by Satish Sekar at Wembley Stadium © Satish Sekar (September 3rd 2014)
There was more excitement in the normally unflappable Roy Hodgsonʼs press conference than on the pitch tonight. Hodgson was terse in his defence of a dreary performance with few positives. Nevertheless, Hodgson, true to form, found positives. The obvious were the displays of Man of the Match Raheem Sterling and his Liverpool team-mate Daniel Sturridge.
“Donʼt hit me with statistics”, Hodgson snapped. “Two shots on target? Donʼt give me that one. What about the ones they threw themselves in front of? We had that much possession and you talk about two shots on target. The performance was quite good”.
The facts told a different story. Norway is ranked 53 in the world for a reason. Before the World Cup they were thrashed by France. Their main striking threat Joshua King is struggling to make an impact at Blackburn Rovers. Contrary to Hodgsonʼs claim that Norway was a good team, the rankings are not lying in this case. Norway are not that good. In a qualifying group that contains Italy, Croatia and Bulgaria, even Norwegians talk about fighting Bulgaria for third place.
An ambitious England team should be looking to win convincingly against such opposition. Hodgson thought they were a higher quality than Perú, but were they. Perú held their own in the first half before tiring and paying the price for tiredness and notable absentees. Norway have much to prove. Their tactics were obvious – they would absorb pressure and hope to profit later.
Hodgson gets Retaliation in
“You have just seen an England team dominate for 45 minutes against a good opponent, an opponent thatʼs hard to beat and you have seen them work very hard to create chances”, Hodgson said. “There was a lot of euphoria before the World Cup. We were getting 75,000 people to see us play Peru, who, with respect, were nowhere near as difficult an opponent as Norway. And now we have 40,000”.
The normally placid England manager refused to take criticism of the performance, taking great exception to a question about just two shots on goal – Rooneyʼs penalty and Danny Welbeckʼs shot from just inside the penalty area, both in the final quarter of the match.
“I canʼt put that right because I canʼt turn the clock back, but what I can do is analyse what I have seen and judge that through my eyes, and not judge it because someone is going to tell me: ʻWell, you only had two shots at goalʼ, because for me, that is absolute f*****g b******s, Iʼm sorry”.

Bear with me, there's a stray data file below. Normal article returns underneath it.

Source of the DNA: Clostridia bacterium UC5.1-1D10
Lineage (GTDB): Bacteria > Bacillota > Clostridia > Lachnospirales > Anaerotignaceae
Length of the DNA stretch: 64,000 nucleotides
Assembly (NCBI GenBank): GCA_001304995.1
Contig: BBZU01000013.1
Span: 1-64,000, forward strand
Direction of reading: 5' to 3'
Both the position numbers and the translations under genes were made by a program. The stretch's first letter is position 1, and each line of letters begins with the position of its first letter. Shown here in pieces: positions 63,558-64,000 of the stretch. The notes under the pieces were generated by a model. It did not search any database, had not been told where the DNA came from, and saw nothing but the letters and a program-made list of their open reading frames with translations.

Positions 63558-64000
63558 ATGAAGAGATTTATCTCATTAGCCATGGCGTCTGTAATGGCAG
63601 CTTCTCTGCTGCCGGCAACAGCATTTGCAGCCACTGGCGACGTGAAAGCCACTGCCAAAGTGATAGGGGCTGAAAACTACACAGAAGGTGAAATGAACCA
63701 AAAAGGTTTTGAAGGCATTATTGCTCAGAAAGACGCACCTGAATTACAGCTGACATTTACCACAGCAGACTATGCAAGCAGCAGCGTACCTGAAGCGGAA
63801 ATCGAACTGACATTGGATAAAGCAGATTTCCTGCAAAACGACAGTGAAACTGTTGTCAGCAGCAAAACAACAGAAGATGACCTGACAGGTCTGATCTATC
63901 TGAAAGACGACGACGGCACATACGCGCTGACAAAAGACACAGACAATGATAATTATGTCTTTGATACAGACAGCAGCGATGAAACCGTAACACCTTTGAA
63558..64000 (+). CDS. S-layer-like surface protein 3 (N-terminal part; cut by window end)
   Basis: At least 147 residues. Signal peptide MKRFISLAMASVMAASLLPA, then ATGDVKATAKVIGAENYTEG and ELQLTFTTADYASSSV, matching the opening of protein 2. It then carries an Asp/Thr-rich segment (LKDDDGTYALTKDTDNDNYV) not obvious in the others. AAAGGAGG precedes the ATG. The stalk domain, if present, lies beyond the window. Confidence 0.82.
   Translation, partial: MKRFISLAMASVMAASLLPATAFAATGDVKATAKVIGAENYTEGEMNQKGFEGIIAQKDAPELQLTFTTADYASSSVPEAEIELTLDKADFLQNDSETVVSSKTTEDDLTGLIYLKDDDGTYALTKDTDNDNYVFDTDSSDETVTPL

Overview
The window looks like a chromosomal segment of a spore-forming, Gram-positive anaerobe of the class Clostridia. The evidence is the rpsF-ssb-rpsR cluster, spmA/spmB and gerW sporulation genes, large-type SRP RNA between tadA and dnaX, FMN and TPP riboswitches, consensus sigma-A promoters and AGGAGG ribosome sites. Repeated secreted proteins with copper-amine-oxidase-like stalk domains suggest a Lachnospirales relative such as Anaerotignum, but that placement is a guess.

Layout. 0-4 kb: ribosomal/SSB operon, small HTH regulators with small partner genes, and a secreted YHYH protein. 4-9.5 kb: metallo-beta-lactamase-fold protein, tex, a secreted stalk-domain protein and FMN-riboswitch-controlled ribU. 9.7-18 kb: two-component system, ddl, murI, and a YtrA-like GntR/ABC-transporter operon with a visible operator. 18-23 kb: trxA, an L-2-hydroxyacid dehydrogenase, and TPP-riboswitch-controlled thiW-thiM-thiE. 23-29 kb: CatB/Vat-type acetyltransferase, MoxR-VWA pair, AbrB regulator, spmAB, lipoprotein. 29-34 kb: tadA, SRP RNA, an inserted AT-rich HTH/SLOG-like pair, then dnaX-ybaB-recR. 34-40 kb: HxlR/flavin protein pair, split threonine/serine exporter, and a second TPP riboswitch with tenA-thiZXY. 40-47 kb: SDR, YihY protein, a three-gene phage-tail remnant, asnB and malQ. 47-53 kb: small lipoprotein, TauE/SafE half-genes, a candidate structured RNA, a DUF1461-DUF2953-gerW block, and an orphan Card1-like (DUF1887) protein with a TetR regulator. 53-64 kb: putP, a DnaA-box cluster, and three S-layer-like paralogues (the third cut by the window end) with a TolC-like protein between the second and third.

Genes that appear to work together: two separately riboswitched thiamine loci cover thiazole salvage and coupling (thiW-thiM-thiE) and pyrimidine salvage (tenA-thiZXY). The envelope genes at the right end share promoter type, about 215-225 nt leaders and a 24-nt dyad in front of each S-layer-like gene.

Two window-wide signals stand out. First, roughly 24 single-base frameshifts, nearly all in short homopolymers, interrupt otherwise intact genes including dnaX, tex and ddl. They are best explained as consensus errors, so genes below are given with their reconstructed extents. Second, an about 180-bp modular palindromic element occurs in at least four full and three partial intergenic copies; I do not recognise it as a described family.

Hodgson praised new skipper Wayne Rooneyʼs performance, although barring the match-winning goal from the penalty spot there was little to enthuse about from Manchester Unitedʼs captain. In just over 20 minutes new Arsenal signing Danny Welbeck posed more questions than Rooney. A stinging shot from 15 yards out was parried by Norwegian goalkeeper Ørjan Håskjold Nyland and after a neat interchange on the left of the area with Sturridge, Welbeckʼs centre lacked only the finishing touch.
Bar a twenty minute period in the second half Norway was content to defend. Joshua Kingʼs header from a corner brought a fine save out of Joe Hart – heʼd been little more than a spectator up to that point, bar a slight fumble of Per Ciljan Skjelbredʼs cross/shot. King almost punished Gary Cahillʼs error on the right flank. King cut into the area before shooting from an acute angle that Hart had covered.
A sumptuous pass by Sterling found Sturridge in the area, but his lob from 10 yards out nestled on the roof of the net. Jack Wilshere and Sturridge looked puzzled either side of the interval when sent tumbling to earth by Håvard Nordtveit. Portuguese referee Jorge Sousa was unimpressed on both occasions. However, after Norwayʼs most attacking period, it proved third time lucky. Omar Elabdellaoui fouled Sterling to concede a 67th minute penalty. Rooney converted it for the only goal in an uninspiring match.
Less than half full Wembleyʼs famed atmosphere was lacking – toned down by a defensive performance. Norway came to frustrate and they did. Hoping to grab something on the counter-attack, the plan almost worked, but for Hart. Manager Per Mathias Høgmo bemoaned the naïve defending that cost his team a penalty. His concern was to boost confidence – achieved – and learn the lesson when defending against quality attackers like Sturridge and Sterling.
In defeat they claimed a moral victory. Few thought Englandʼs display – two shots on target, Welbeck and Rooneyʼs penalty – posed any threat to Switzerland next week, but Norway showed enough to suggest that despite losing they could frustrate Italy, Croatia and Bulgaria in a harder group than Englandʼs.
But Hodgson was having none of it. “Allow me to be excited about what they can do and allow me to stand up and say I think my team played well at a press conference when I think they have”, Hodgson said. He was satisfied with the performance, believing in spite of the evidence to the contrary and other peopleʼs opinions that England had played well.